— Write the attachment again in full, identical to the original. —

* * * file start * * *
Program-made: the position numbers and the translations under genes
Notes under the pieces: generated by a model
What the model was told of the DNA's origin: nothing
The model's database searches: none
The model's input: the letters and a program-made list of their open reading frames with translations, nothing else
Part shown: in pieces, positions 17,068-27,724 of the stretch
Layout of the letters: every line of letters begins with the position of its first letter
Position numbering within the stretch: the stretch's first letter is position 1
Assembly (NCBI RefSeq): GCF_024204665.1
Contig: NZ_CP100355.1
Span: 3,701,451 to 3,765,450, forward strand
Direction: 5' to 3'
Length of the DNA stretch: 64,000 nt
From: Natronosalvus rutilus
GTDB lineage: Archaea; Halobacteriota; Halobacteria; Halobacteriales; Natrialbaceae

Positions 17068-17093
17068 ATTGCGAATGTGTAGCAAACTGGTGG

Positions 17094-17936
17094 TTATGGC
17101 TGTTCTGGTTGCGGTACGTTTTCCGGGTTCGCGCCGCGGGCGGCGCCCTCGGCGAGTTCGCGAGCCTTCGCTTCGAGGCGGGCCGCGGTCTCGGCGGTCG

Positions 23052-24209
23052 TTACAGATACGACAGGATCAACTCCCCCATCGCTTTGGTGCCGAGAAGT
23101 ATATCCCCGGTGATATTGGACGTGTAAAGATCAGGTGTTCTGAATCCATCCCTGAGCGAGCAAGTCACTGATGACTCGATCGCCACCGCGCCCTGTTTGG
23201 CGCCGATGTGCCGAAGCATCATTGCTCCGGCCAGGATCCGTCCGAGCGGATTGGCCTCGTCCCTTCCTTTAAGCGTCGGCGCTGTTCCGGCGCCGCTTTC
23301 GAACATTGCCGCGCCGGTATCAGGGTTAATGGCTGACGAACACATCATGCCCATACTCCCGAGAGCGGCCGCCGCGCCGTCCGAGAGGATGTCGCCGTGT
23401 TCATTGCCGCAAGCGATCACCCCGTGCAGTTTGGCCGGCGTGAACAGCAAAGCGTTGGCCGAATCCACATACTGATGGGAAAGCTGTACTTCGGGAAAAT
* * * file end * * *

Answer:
Program-made: the position numbers and the translations under genes
Notes under the pieces: generated by a model
What the model was told of the DNA's origin: nothing
The model's database searches: none
The model's input: the letters and a program-made list of their open reading frames with translations, nothing else
Part shown: in pieces, positions 17,068-27,724 of the stretch
Layout of the letters: every line of letters begins with the position of its first letter
Position numbering within the stretch: the stretch's first letter is position 1
Assembly (NCBI RefSeq): GCF_024204665.1
Contig: NZ_CP100355.1
Span: 3,701,451 to 3,765,450, forward strand
Direction: 5' to 3'
Length of the DNA stretch: 64,000 nt
From: Natronosalvus rutilus
GTDB lineage: Archaea; Halobacteriota; Halobacteria; Halobacteriales; Natrialbaceae

Positions 17068-17093
17068 ATTGCGAATGTGTAGCAAACTGGTGG

Positions 17094-17936
17094 TTATGGC
17101 TGTTCTGGTTGCGGTACGTTTTCCGGGTTCGCGCCGCGGGCGGCGCCCTCGGCGAGTTCGCGAGCCTTCGCTTCGAGGCGGGCCGCGGTCTCGGCGGTCG

Positions 23052-24209
23052 TTACAGATACGACAGGATCAACTCCCCCATCGCTTTGGTGCCGAGAAGT
23101 ATATCCCCGGTGATATTGGACGTGTAAAGATCAGGTGTTCTGAATCCATCCCTGAGCGAGCAAGTCACTGATGACTCGATCGCCACCGCGCCCTGTTTGG
23201 CGCCGATGTGCCGAAGCATCATTGCTCCGGCCAGGATCCGTCCGAGCGGATTGGCCTCGTCCCTTCCTTTAAGCGTCGGCGCTGTTCCGGCGCCGCTTTC
23301 GAACATTGCCGCGCCGGTATCAGGGTTAATGGCTGACGAACACATCATGCCCATACTCCCGAGAGCGGCCGCCGCGCCGTCCGAGAGGATGTCGCCGTGT
23401 TCATTGCCGCAAGCGATCACCCCGTGCAGTTTGGCCGGCGTGAACAGCAAAGCGTTGGCCGAATCCACATACTGATGGGAAAGCTGTACTTCGGGAAAAT